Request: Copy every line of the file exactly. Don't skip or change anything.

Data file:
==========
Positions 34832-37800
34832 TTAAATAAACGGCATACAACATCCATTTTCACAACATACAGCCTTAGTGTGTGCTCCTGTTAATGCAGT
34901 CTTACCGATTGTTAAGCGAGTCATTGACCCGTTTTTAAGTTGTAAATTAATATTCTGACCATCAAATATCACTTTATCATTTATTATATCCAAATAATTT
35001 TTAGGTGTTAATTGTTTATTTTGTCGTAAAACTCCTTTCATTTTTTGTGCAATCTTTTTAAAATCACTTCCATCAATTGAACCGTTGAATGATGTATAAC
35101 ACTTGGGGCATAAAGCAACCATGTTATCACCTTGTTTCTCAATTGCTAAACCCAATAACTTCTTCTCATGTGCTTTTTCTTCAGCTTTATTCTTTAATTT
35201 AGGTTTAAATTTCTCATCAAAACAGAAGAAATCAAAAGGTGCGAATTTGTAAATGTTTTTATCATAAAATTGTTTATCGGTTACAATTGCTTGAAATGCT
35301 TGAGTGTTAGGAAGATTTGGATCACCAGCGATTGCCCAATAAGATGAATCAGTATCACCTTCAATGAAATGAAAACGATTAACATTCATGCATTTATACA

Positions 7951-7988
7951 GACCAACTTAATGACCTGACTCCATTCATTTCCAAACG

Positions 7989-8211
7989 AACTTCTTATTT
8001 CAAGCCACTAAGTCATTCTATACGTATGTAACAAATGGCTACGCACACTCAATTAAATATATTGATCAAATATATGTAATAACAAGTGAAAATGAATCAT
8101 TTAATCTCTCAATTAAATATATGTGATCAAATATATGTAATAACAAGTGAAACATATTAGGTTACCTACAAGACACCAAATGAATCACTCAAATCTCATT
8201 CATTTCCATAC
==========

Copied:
Positions 34832-37800
34832 TTAAATAAACGGCATACAACATCCATTTTCACAACATACAGCCTTAGTGTGTGCTCCTGTTAATGCAGT
34901 CTTACCGATTGTTAAGCGAGTCATTGACCCGTTTTTAAGTTGTAAATTAATATTCTGACCATCAAATATCACTTTATCATTTATTATATCCAAATAATTT
35001 TTAGGTGTTAATTGTTTATTTTGTCGTAAAACTCCTTTCATTTTTTGTGCAATCTTTTTAAAATCACTTCCATCAATTGAACCGTTGAATGATGTATAAC
35101 ACTTGGGGCATAAAGCAACCATGTTATCACCTTGTTTCTCAATTGCTAAACCCAATAACTTCTTCTCATGTGCTTTTTCTTCAGCTTTATTCTTTAATTT
35201 AGGTTTAAATTTCTCATCAAAACAGAAGAAATCAAAAGGTGCGAATTTGTAAATGTTTTTATCATAAAATTGTTTATCGGTTACAATTGCTTGAAATGCT
35301 TGAGTGTTAGGAAGATTTGGATCACCAGCGATTGCCCAATAAGATGAATCAGTATCACCTTCAATGAAATGAAAACGATTAACATTCATGCATTTATACA

Positions 7951-7988
7951 GACCAACTTAATGACCTGACTCCATTCATTTCCAAACG

Positions 7989-8211
7989 AACTTCTTATTT
8001 CAAGCCACTAAGTCATTCTATACGTATGTAACAAATGGCTACGCACACTCAATTAAATATATTGATCAAATATATGTAATAACAAGTGAAAATGAATCAT
8101 TTAATCTCTCAATTAAATATATGTGATCAAATATATGTAATAACAAGTGAAACATATTAGGTTACCTACAAGACACCAAATGAATCACTCAAATCTCATT
8201 CATTTCCATAC